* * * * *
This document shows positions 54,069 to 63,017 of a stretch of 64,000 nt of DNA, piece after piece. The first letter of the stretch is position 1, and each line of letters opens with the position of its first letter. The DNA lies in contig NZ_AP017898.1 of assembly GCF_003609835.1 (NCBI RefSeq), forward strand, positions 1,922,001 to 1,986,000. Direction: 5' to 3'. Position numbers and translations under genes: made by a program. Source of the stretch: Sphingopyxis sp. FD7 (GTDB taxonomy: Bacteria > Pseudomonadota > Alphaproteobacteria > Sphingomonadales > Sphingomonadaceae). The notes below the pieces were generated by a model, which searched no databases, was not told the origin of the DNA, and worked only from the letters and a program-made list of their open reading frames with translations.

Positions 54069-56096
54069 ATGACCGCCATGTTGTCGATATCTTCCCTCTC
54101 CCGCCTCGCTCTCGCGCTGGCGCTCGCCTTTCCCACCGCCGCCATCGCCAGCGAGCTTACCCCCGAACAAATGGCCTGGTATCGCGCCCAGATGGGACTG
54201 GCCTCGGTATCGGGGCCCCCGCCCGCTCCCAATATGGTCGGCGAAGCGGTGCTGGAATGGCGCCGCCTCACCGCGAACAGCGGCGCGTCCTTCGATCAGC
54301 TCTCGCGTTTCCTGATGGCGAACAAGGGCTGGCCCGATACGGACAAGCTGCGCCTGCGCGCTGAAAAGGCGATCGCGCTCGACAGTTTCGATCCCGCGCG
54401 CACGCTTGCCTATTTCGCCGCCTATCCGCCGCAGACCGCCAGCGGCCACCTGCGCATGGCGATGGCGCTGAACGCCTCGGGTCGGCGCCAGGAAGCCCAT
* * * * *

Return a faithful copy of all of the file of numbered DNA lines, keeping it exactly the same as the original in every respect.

This document shows positions 54,069 to 63,017 of a stretch of 64,000 nt of DNA, piece after piece. The first letter of the stretch is position 1, and each line of letters opens with the position of its first letter. The DNA lies in contig NZ_AP017898.1 of assembly GCF_003609835.1 (NCBI RefSeq), forward strand, positions 1,922,001 to 1,986,000. Direction: 5' to 3'. Position numbers and translations under genes: made by a program. Source of the stretch: Sphingopyxis sp. FD7 (GTDB taxonomy: Bacteria > Pseudomonadota > Alphaproteobacteria > Sphingomonadales > Sphingomonadaceae). The notes below the pieces were generated by a model, which searched no databases, was not told the origin of the DNA, and worked only from the letters and a program-made list of their open reading frames with translations.

Positions 54069-56096
54069 ATGACCGCCATGTTGTCGATATCTTCCCTCTC
54101 CCGCCTCGCTCTCGCGCTGGCGCTCGCCTTTCCCACCGCCGCCATCGCCAGCGAGCTTACCCCCGAACAAATGGCCTGGTATCGCGCCCAGATGGGACTG
54201 GCCTCGGTATCGGGGCCCCCGCCCGCTCCCAATATGGTCGGCGAAGCGGTGCTGGAATGGCGCCGCCTCACCGCGAACAGCGGCGCGTCCTTCGATCAGC
54301 TCTCGCGTTTCCTGATGGCGAACAAGGGCTGGCCCGATACGGACAAGCTGCGCCTGCGCGCTGAAAAGGCGATCGCGCTCGACAGTTTCGATCCCGCGCG
54401 CACGCTTGCCTATTTCGCCGCCTATCCGCCGCAGACCGCCAGCGGCCACCTGCGCATGGCGATGGCGCTGAACGCCTCGGGTCGGCGCCAGGAAGCCCAT